Impressions on Singapore: Some lessons to learn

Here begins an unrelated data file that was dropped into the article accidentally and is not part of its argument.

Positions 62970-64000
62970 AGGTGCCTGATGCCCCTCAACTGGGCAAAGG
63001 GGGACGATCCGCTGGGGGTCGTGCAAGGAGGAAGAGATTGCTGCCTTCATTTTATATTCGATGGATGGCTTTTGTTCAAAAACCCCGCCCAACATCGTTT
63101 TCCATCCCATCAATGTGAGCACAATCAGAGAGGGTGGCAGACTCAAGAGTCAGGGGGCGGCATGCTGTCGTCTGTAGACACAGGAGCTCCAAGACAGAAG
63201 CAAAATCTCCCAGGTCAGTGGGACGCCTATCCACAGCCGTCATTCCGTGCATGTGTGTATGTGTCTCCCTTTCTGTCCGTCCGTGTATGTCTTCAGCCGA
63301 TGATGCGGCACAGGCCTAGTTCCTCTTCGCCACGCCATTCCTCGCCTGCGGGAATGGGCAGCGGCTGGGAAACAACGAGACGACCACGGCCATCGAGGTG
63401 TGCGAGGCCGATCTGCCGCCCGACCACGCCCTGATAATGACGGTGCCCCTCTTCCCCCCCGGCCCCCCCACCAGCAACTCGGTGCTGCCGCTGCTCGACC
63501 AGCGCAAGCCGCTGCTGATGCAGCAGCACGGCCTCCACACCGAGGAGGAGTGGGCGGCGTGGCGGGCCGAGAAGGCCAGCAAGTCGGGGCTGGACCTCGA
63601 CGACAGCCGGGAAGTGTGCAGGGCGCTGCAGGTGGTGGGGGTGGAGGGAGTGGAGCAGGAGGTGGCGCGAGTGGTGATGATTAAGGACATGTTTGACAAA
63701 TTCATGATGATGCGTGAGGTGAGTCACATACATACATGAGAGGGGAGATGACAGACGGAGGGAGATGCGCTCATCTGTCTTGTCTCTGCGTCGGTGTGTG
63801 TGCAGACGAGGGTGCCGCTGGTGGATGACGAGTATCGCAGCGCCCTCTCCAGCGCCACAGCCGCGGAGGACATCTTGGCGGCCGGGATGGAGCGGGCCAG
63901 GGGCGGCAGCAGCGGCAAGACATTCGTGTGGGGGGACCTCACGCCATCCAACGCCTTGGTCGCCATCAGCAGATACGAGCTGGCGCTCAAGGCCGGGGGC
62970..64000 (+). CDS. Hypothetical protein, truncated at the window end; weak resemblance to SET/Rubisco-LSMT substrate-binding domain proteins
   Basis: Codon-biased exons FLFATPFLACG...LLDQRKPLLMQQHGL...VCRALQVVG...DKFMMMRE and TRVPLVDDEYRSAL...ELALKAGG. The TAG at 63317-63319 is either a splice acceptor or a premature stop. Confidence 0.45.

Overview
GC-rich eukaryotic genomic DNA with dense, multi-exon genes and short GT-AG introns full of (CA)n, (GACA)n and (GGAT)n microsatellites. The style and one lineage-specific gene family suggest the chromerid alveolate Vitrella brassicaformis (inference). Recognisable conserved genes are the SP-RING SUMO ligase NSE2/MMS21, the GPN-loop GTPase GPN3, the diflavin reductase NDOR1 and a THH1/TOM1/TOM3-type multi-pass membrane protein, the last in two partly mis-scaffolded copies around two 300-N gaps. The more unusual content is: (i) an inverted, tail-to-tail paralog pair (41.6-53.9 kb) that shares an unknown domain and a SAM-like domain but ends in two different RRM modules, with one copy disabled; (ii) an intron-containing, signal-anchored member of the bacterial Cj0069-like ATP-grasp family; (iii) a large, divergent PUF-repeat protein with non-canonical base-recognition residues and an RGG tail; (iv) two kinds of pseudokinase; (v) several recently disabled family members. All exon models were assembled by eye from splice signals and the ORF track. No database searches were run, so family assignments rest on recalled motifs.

Despite the extremely humid weather of Singapore, it has been one of my favorite destinations. Unfortunately, I have gone there several times and yet have never written anything about it until now. It is a very young and diverse nation, its nucleus being a fishing village. It has slowly given birth to itself, first from the British and later the Japanese. One could easily lump it with other formerly colonized countries. But no! Its present situation as a modern and highly developed society is far from the conditions of the Philippines and most of the other former colonies. FROM NOBODY TO SOMEBODY Unlike the Philippines that has abundant natural resources, Singapore does not have much except its minimal number of human resource. This tiny state does not even have extensive agricultural lands or enough water to sustain its inhabitants. As such, it depends much on importation for food and water. More, Singapore lacks human resources such that it has become lenient in accommodating foreigners, both skilled and unskilled, to participate in economic activities. Singapore has divisions along racial and cultural lines considering its multi-ethnic composition: Chinese, Malays and Tamil Indians. Meanwhile, regionalism is present, too, in the Philippines. But common between the two countries in the 1970s until mid-1980s was the rule by a strongman. Yet, Singapore and the Philippines developed in opposite directions: the island state turned first world that is respected internationally while our country remained in abject poverty. With such situations in mind, one is forced to conclude that Singapore’s rise was somewhat unexpected, phenomenally unique and a class of its own where lessons cannot be drawn meaningfully. It can be argued, however, that what it has accomplished is primarily a product of forged unity in establishing a new social contract among its people. This unity has been typified by a remarkable adherence to the rule of law and the presence of discipline among its people. FIRST-CLASS CITY, FIRST-CLASS COUNTRY Not everyone in Singapore is happy, at least when one hears of the people poking fun of the very nature of the state being a ‘heavily fined city.’ It has very strict rules, banning chewing gums importation and consumption. Simple traffic rules violations and littering merit huge sums as penalty. It is also extremely strict in implementing the death penalty for drug traffickers and those convicted of murder. Thus, the country has very low crime rate, is pristinely clean, and very attractive to tourists and international business. Of late, its being a center for international commerce has evolved into its dream of becoming a cultural hub in Southeast Asia. Where it all began its journey into its present-day social and economic development is common-sensical: education! Lee Kwan Yew, a product of Cambridge education, knew early on that Singapore would never develop unless it develops its people through quality education. He asked his people to set aside racial conflict in exchange for a dream to become prosperous and well-respected as a nation. THE ROLE OF EDUCATION IN SINGAPORE In this atmosphere, Singapore developed the educational system geared to prepare its people for the future. It knew it had to start first from vocational-technological training in order to immediately give everyone the chance for employment. When the country has reached its economic target, the educational system has been upgraded to train its people into becoming professionals ready to take important roles in running businesses, both local and foreign. Having achieved medium-ranged economic targets, the educational system was further upgraded for its people to become leaders in a knowledge economy. Its current educational system is top in the world. Its basic education students top every possible international assessment like the Trends in International Math and Science Study (TIMSS) and the Programme for International Student Assessment (PISA). It has become a trailblazer in the world of education because it dreams big, plans well, executes these in efficient systems and constantly critiques itself to spot imperfections, then tirelessly innovates. A place to learn about education is just a few hours of flight away from the Philippines, yet the Philippine educational bureaucracy, educational institutions, political as well as economic elites, and our people in general do not seem to be interested in learning the hard but effective lessons about genuine change. We need not copy every single facet of Singaporean change. But to miss those that are applicable, especially in education, is to miss a whole boat ride of impactful solutions to age-old problems of Philippine underdevelopment. An award-winning educational innovator and education reform advocate, as well as a multi-awarded literary writer, PROF. ROLANDO S. DELA CRUZ is President of the Darwin International School System. He is an alumnus and former faculty member of UP Diliman, who was also a scholar at the Osaka University (Japan), the University of Cambridge (England) and the University of Leiden (the Netherlands).